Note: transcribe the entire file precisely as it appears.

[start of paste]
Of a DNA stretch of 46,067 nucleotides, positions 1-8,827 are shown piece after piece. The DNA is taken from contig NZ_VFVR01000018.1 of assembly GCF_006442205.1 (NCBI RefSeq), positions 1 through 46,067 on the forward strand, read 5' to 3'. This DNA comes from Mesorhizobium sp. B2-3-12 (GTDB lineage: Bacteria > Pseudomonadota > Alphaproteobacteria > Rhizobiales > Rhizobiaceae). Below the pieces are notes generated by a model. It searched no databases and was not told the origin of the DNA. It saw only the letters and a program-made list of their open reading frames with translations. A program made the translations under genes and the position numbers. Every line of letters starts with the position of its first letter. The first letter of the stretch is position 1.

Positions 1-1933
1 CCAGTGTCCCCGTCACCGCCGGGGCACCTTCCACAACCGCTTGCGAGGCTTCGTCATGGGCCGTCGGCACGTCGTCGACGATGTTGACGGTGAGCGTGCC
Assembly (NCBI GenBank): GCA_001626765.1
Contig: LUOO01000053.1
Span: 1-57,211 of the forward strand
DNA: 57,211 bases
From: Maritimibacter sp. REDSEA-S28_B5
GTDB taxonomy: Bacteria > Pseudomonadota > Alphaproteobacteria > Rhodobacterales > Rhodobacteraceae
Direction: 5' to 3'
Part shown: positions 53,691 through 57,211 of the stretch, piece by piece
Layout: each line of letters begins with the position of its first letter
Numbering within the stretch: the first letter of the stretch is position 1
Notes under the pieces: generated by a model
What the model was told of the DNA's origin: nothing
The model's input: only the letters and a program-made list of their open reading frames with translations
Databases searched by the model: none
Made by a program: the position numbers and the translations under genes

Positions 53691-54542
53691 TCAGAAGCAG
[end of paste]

Of a DNA stretch of 46,067 nucleotides, positions 1-8,827 are shown piece after piece. The DNA is taken from contig NZ_VFVR01000018.1 of assembly GCF_006442205.1 (NCBI RefSeq), positions 1 through 46,067 on the forward strand, read 5' to 3'. This DNA comes from Mesorhizobium sp. B2-3-12 (GTDB lineage: Bacteria > Pseudomonadota > Alphaproteobacteria > Rhizobiales > Rhizobiaceae). Below the pieces are notes generated by a model. It searched no databases and was not told the origin of the DNA. It saw only the letters and a program-made list of their open reading frames with translations. A program made the translations under genes and the position numbers. Every line of letters starts with the position of its first letter. The first letter of the stretch is position 1.

Positions 1-1933
1 CCAGTGTCCCCGTCACCGCCGGGGCACCTTCCACAACCGCTTGCGAGGCTTCGTCATGGGCCGTCGGCACGTCGTCGACGATGTTGACGGTGAGCGTGCC
Assembly (NCBI GenBank): GCA_001626765.1
Contig: LUOO01000053.1
Span: 1-57,211 of the forward strand
DNA: 57,211 bases
From: Maritimibacter sp. REDSEA-S28_B5
GTDB taxonomy: Bacteria > Pseudomonadota > Alphaproteobacteria > Rhodobacterales > Rhodobacteraceae
Direction: 5' to 3'
Part shown: positions 53,691 through 57,211 of the stretch, piece by piece
Layout: each line of letters begins with the position of its first letter
Numbering within the stretch: the first letter of the stretch is position 1
Notes under the pieces: generated by a model
What the model was told of the DNA's origin: nothing
The model's input: only the letters and a program-made list of their open reading frames with translations
Databases searched by the model: none
Made by a program: the position numbers and the translations under genes

Positions 53691-54542
53691 TCAGAAGCAG